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McDonald man banned from subbing after spanking incident



Published: Sat, March 8, 2014 @ 12:06 a.m.

By Ed Runyan

runyan@vindy.com

WARREN

A 63-year-old McDonald man pleaded not guilty Friday to a misdemeanor assault charge filed against him after he purportedly spanked two students while serving as a substitute gym teacher.

John E. Jerome of Dakota Avenue was released on a personal recognizance bond, meaning he didn’t have to pay anything. If convicted, he could get six months in jail.

Warren police said they were called after Jerome spanked an 8-year-old boy and 7-year-old girl Tuesday afternoon at the Warren schools’ Willard K-8 building.

Lt. Jeff Cole of the Warren Police Department said Jerome spanked the boy multiple times. No information was available on the girl.

School officials said Jerome has been certified to work as a substitute teacher since the 2010-11 school year, but it was unclear how often he had worked in the district. He will not work as a substitute teacher in Warren schools in the future, and the school district filed a notice Thursday with the Trumbull County Educational Service Center recommending that he not work as a substitute teacher elsewhere in the county, school officials said.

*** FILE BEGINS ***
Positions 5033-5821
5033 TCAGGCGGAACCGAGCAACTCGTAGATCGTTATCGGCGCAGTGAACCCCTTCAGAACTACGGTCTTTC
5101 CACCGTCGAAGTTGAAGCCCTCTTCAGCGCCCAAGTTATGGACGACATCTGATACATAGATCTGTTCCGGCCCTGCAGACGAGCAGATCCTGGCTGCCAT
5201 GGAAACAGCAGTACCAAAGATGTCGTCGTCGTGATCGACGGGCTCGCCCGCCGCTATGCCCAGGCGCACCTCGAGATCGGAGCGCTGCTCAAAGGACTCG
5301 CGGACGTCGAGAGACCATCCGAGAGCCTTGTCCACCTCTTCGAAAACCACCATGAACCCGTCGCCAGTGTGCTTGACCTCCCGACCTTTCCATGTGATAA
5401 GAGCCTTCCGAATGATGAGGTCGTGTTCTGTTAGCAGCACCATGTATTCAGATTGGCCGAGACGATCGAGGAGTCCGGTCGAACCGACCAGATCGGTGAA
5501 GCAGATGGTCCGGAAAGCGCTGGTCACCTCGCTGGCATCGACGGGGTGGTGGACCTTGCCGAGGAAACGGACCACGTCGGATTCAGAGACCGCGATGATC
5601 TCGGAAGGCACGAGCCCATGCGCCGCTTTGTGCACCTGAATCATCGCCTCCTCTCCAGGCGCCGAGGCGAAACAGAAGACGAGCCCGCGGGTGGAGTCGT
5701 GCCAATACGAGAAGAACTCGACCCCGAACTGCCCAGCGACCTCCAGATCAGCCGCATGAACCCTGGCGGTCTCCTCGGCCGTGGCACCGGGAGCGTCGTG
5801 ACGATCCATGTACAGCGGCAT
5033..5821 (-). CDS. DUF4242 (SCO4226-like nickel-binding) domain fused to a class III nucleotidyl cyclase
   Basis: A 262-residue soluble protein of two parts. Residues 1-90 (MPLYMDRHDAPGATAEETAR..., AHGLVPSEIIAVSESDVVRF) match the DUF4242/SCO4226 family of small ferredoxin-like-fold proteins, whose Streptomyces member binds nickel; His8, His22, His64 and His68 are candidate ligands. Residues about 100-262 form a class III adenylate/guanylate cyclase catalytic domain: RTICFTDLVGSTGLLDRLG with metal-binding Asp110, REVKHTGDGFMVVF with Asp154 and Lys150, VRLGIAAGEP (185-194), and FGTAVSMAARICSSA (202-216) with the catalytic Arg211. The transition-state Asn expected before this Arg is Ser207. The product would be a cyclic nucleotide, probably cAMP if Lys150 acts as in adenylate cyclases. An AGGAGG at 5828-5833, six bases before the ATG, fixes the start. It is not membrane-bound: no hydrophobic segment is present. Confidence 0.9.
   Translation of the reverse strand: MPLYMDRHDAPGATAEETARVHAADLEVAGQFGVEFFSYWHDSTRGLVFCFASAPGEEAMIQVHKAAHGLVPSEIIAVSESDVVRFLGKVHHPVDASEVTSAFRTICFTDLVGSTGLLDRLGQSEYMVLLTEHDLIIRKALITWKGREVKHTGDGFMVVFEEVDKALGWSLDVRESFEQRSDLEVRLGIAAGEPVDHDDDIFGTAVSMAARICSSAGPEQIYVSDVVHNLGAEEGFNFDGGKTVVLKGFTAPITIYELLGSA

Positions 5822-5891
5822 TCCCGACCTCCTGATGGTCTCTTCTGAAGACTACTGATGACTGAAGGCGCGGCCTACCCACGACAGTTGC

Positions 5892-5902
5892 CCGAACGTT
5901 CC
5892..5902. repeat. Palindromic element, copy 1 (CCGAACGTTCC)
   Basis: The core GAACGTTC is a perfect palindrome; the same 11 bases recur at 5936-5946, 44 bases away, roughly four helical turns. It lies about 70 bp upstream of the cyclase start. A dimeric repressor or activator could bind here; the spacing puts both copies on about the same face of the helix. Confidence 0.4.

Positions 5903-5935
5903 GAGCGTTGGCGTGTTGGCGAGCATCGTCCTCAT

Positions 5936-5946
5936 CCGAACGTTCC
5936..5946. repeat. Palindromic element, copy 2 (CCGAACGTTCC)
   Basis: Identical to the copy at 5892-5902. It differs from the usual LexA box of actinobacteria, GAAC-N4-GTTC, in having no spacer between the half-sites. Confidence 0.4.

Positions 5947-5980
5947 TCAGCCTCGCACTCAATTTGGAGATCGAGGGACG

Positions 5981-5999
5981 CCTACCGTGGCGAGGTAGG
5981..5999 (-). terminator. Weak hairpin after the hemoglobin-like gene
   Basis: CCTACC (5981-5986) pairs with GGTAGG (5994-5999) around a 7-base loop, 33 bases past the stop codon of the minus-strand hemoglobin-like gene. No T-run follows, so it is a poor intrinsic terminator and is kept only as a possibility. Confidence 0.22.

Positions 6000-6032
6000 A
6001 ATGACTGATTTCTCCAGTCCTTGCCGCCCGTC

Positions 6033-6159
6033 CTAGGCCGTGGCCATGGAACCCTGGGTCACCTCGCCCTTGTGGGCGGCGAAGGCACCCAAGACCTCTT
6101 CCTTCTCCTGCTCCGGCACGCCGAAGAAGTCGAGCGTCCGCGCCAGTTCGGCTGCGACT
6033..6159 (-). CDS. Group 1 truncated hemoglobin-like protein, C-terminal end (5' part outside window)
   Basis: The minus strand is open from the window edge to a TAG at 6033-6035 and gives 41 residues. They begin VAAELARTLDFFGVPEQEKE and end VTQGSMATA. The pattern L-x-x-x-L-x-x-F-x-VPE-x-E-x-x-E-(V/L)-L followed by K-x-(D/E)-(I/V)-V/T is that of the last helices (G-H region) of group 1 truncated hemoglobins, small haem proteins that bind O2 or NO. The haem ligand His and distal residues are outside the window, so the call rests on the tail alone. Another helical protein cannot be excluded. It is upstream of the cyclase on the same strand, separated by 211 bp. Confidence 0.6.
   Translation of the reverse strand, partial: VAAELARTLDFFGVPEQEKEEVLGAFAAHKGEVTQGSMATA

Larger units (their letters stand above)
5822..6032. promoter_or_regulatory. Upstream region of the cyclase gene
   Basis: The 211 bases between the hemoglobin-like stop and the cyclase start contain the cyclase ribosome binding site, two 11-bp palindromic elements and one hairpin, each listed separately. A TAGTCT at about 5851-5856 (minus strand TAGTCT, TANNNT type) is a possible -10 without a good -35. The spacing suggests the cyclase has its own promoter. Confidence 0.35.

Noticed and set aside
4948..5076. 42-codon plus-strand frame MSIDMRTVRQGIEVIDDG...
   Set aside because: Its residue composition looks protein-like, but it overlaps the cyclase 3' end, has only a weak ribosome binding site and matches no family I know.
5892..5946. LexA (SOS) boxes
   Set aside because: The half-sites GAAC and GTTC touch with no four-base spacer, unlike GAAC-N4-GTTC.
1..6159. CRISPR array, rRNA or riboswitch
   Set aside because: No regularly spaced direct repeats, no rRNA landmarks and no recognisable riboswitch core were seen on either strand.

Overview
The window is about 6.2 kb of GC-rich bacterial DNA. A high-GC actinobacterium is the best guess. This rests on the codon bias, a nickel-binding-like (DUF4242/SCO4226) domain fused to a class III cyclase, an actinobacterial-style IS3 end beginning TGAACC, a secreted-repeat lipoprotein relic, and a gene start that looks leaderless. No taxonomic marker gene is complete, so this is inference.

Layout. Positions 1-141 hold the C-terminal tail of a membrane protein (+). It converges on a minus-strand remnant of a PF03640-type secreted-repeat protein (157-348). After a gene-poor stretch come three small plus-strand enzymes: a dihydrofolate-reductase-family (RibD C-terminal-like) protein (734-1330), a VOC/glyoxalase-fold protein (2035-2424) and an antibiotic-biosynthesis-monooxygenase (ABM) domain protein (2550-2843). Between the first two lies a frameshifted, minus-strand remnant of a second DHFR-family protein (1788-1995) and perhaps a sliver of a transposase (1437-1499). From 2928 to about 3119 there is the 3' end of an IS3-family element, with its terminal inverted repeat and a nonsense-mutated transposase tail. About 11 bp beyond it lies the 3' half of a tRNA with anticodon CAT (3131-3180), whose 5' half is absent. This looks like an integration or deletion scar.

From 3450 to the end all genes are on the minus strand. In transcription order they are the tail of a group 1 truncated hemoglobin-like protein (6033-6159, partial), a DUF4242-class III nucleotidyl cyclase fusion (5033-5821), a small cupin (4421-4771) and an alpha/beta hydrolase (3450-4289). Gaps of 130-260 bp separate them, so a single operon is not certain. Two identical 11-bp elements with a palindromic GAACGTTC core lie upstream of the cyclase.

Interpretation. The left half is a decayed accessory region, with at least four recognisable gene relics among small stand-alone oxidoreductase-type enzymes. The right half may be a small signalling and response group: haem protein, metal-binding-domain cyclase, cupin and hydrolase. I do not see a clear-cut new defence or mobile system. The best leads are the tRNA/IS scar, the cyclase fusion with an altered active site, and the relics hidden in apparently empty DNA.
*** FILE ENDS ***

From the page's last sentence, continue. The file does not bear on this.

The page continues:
Nick Graham, assistant Warren law director, said he filed the charge because spanking in schools is “pretty much illegal. You can’t spank a child. It was caught on tape. There was a little bruising.”

A Warren police report says the boy suffered an “apparent minor injury,” and the girl was injured but the degree of injury was “unknown.”

Graham said school video shows that some children in the gym class had gotten “out of control, and he didn’t handle them properly.”

The school district corporal-punishment policy says spanking or hitting by a school-district employee is not permitted.

“If any employee threatens to inflict, inflicts or causes to inflict unnecessary, unreasonable, irrational, or inappropriate force upon a student/he may be subject to discipline by the board and possible charges of child abuse as well,” the policy says.

Force can be used “to quell a disturbance threatening physical injury to others, to obtain possession of weapons or other dangerous objects upon or within control of the student, in self-defense or for the protection of persons or property,” it says.

An alternative to corporal punishment is removing a student from class or the school through suspension or expulsion procedures, the policy says.

Ohio law outlawed the use of corporal punishment in Ohio public schools in 2009.


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